Canada is creating a new way to permanent residency for people who defend human rights worldwide, and its focus will be women, LGBTQ+ people, and journalists — Canada Immigration News reported.
In many countries across the globe, people are still being persecuted for promoting and defending human rights. Immigration Refugees and Citizenship Canada (IRCC) promises to bring 250 human rights defenders and their families to Canada every year.
"Often at great personal risk, human rights defenders hold the perpetrators of human rights violations to account and shine a light on stories that otherwise go untold," said Immigration Minister Marco Mendicino in a statement Friday.
The initiative will be administered through the Government-Assisted Refugees Program.
"Through this new refugee stream, the Government of Canada stands with human rights defenders by offering them protection and a safe home in the face of real dangers, because offering refuge to the world's most vulnerable speaks to who we are as Canadians," Mendicino continued.
Canada's guidelines on supporting 'human rights defenders' are defined as people who:
- may seek to promote and protect civil and political rights, as well as economic, social and cultural rights
- they may also promote and protect the rights of specific groups: women, children, lesbian, gay, bisexual, transgender and intersex (LGBTI) persons, persons with disabilities, Indigenous peoples, refugees, migrants and internally displaced persons, individuals belonging to religious, ethnic or linguistic minorities
- or focus on specific themes such as labour rights, or rights related to land, natural resource management and the environment, and democratic governance
On Friday, July 16, the IRCC said it plans to prioritize human rights defenders that are at heightened risk, like women, journalists, and the LGBTQ+ community.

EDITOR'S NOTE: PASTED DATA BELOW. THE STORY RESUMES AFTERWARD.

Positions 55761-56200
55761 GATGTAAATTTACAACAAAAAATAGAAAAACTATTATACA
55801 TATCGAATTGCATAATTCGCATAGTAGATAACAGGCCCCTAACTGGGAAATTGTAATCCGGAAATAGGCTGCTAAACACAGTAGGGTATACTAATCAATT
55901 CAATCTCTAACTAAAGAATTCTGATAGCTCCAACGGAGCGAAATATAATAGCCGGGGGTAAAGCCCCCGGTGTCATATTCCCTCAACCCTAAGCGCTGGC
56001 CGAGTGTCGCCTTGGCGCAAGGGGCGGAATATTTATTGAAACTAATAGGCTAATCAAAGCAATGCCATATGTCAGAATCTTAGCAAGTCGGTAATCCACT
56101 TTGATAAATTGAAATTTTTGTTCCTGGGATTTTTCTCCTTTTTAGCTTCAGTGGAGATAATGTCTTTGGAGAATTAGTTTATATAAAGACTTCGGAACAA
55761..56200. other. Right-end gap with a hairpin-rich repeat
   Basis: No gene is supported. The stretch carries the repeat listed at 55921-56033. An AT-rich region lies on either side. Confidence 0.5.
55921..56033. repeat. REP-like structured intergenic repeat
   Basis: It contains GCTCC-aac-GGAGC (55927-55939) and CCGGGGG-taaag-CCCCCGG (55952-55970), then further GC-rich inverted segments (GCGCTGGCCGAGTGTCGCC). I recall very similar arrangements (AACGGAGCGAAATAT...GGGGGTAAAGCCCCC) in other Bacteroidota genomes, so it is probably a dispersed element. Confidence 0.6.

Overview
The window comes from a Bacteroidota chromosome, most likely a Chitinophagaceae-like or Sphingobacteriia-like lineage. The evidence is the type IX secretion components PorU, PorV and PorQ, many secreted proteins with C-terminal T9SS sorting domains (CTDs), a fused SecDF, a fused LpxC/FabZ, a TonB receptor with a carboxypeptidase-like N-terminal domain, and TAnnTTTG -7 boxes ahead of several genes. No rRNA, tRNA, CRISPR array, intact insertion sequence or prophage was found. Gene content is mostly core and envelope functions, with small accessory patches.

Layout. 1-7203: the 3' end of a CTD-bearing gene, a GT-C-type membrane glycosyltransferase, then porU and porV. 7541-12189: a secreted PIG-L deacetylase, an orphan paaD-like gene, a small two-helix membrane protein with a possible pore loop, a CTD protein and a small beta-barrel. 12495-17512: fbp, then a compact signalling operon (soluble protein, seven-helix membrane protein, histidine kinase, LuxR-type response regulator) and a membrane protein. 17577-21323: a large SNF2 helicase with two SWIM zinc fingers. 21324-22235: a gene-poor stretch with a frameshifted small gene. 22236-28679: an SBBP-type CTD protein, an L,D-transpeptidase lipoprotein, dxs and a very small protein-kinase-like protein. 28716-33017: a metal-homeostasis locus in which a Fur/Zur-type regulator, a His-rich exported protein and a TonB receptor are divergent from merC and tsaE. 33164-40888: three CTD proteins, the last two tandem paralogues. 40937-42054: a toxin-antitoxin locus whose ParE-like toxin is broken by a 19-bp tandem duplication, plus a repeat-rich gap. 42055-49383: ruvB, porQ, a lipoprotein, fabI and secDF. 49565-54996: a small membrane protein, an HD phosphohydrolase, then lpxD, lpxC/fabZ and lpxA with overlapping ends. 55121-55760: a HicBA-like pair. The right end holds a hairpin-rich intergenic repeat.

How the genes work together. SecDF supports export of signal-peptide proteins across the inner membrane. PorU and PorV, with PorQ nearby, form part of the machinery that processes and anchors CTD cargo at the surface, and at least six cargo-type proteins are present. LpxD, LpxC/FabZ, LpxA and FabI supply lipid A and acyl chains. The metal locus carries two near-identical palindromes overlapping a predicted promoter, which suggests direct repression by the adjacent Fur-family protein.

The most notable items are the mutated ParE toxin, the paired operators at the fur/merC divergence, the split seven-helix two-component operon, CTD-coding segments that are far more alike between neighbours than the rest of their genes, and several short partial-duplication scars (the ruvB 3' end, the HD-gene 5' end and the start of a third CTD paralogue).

"Front Line Defenders welcomes the launch of a dedicated Canadian refugee stream for human rights defenders at risk, and we commend the Canadian government on its leadership in this area," said Andrew Anderson, executive director of Front Line Defenders, in a statement.
"The vast majority of human rights defenders seek to find ways to continue doing their critical work inside their countries. However, in some extremely dangerous situations, human rights defenders are forced to flee their countries and seek asylum for safety. These defenders face unique protection challenges, and this new initiative will hopefully serve as a lifeline for some of these courageous individuals who have risked everything for their peaceful human rights work," he added.
The government said it will team up with Front Line Defenders, ProtectDefenders.eu, and the United Nations Refugee Agency to find those most vulnerable and in need of relocation.
"We all need to support human rights defenders to exercise their right to defend rights in their communities, but we also owe them practical protection in those dire situations when they cannot return to their countries," said Gerald Staberock, chairman of the board of ProtectDefenders.eu and secretary-general of the World Organisation Against Torture, in a statement.
"The ability to provide safe resettlement options with the support of Canada is excellent news for ProtectDefenders.eu, the European Union Human Rights Defenders mechanism, and we are looking forward to our partnership with Immigration, Refugees and Citizenship Canada," Staberock continued.
Anyone hoping to be a refugee under this new mandate must be referred to the Government of Canada by the United Nations Refugee Agency (UNHCR).
Learn more about how to apply and what is required by clicking here.